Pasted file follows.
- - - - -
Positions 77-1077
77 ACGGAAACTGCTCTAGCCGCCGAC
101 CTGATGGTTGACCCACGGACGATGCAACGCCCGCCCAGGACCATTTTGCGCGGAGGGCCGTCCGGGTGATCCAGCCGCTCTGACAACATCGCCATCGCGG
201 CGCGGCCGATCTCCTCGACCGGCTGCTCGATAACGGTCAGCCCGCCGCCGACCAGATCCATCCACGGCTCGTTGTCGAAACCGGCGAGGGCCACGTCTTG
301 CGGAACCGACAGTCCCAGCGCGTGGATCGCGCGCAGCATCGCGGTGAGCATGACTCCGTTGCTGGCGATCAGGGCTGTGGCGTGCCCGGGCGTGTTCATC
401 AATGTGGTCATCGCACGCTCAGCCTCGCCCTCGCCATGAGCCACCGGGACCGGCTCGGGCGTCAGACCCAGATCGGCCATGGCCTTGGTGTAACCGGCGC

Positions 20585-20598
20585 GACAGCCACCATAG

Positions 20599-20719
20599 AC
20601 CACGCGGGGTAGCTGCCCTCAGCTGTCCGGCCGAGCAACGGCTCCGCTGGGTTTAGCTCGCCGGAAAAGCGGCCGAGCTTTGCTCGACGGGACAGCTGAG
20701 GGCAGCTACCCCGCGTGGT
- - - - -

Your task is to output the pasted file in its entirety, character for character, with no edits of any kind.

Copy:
Positions 77-1077
77 ACGGAAACTGCTCTAGCCGCCGAC
101 CTGATGGTTGACCCACGGACGATGCAACGCCCGCCCAGGACCATTTTGCGCGGAGGGCCGTCCGGGTGATCCAGCCGCTCTGACAACATCGCCATCGCGG
201 CGCGGCCGATCTCCTCGACCGGCTGCTCGATAACGGTCAGCCCGCCGCCGACCAGATCCATCCACGGCTCGTTGTCGAAACCGGCGAGGGCCACGTCTTG
301 CGGAACCGACAGTCCCAGCGCGTGGATCGCGCGCAGCATCGCGGTGAGCATGACTCCGTTGCTGGCGATCAGGGCTGTGGCGTGCCCGGGCGTGTTCATC
401 AATGTGGTCATCGCACGCTCAGCCTCGCCCTCGCCATGAGCCACCGGGACCGGCTCGGGCGTCAGACCCAGATCGGCCATGGCCTTGGTGTAACCGGCGC

Positions 20585-20598
20585 GACAGCCACCATAG

Positions 20599-20719
20599 AC
20601 CACGCGGGGTAGCTGCCCTCAGCTGTCCGGCCGAGCAACGGCTCCGCTGGGTTTAGCTCGCCGGAAAAGCGGCCGAGCTTTGCTCGACGGGACAGCTGAG
20701 GGCAGCTACCCCGCGTGGT